I tell these stories of the way my children have been taught history, because judging by the examination questions, it seems this is the approach approved by the Education Ministry. There have been several fascinating attempts to bring alternative narratives into the classroom, to encourage students to think, critique, compare and contrast, analyse. But these programs are banned by the Education Ministry. One book, “Learning Each Other’s Historical Narrative” was produced by Israeli and Palestinian teachers working together under academic supervision over the course of several years. Unable to agree on a single narrative, the book presents both narratives side by side, with space in the middle for students to reflect upon what they are learning. Zochrot has also produced an educational kit called “How do we say Nakba in Hebrew.” They will be running a teacher-training course based on this booklet at the beginning of July. But the few brave teachers who use the book do so in secret – rather than bring the book into the classroom, they prepare materials based on the book, and do not disclose where their materials come from – to do otherwise is to invite trouble with the Education Ministry.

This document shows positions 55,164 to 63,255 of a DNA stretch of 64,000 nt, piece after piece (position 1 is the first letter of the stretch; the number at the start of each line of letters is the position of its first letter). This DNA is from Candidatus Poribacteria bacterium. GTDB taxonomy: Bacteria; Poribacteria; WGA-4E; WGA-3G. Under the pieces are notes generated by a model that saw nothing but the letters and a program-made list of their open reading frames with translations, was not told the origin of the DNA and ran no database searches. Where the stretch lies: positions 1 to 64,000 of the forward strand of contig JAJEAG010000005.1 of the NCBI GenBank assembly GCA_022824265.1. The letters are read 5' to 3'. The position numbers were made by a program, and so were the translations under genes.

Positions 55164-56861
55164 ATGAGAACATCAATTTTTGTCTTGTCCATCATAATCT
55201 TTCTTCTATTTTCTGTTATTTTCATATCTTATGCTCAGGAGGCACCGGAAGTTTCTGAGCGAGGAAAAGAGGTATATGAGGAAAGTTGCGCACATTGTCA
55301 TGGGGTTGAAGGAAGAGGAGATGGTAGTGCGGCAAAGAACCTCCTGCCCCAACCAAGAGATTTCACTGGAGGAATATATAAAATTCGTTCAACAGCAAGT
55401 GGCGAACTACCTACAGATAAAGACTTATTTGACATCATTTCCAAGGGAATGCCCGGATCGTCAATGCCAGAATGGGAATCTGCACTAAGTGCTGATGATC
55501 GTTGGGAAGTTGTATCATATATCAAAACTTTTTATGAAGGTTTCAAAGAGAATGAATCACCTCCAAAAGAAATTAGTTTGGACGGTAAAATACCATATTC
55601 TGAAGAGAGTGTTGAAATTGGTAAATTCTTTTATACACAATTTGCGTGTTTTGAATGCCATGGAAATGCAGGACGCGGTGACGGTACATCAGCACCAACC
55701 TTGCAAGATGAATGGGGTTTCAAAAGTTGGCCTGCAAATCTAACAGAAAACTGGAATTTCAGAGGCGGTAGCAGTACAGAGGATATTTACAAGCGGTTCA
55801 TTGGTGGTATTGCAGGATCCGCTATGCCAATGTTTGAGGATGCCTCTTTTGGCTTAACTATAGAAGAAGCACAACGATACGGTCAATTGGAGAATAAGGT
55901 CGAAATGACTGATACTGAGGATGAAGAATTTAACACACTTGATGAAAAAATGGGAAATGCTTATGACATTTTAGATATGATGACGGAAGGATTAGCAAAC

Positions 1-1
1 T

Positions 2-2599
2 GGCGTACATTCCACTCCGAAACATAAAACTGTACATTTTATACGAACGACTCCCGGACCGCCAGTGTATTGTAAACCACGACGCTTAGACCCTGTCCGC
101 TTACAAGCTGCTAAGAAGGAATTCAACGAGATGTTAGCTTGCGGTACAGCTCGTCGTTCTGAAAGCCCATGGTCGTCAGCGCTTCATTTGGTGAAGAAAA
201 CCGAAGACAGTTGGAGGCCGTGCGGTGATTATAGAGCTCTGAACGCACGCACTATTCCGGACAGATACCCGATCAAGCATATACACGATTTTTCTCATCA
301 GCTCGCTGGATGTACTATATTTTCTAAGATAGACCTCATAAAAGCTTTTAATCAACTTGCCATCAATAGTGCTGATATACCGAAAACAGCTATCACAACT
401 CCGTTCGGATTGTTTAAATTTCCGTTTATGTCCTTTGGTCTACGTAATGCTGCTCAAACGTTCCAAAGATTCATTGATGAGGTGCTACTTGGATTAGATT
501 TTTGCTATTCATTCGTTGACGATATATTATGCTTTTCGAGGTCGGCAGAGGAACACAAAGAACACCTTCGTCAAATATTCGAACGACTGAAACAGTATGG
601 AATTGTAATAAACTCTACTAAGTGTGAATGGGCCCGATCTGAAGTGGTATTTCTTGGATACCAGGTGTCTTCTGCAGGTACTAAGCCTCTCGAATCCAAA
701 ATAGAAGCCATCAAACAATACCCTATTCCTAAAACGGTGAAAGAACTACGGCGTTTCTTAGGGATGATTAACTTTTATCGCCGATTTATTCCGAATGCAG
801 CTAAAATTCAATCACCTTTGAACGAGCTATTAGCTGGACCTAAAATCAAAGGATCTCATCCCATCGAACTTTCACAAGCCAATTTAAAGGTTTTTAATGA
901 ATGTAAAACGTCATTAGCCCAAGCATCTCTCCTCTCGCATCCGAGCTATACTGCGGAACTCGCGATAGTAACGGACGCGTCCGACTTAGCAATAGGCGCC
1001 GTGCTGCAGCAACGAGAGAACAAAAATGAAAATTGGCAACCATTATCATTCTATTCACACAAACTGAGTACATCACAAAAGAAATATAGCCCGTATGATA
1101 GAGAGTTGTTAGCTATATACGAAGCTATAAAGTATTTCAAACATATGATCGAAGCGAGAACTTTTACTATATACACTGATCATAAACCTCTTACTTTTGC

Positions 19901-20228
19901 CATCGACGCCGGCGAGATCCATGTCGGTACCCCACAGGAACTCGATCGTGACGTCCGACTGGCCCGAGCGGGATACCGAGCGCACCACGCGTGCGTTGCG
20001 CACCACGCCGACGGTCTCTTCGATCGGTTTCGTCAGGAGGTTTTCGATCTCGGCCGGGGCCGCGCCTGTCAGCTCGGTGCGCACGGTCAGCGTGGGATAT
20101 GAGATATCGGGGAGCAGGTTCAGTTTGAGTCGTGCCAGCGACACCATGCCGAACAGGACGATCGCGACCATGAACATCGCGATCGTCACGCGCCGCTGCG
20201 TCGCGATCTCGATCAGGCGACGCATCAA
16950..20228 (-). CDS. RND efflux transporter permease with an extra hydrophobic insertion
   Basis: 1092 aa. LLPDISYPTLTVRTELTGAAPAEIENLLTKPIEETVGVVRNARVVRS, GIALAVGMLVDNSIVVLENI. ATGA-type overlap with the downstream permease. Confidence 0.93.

Banned Textbook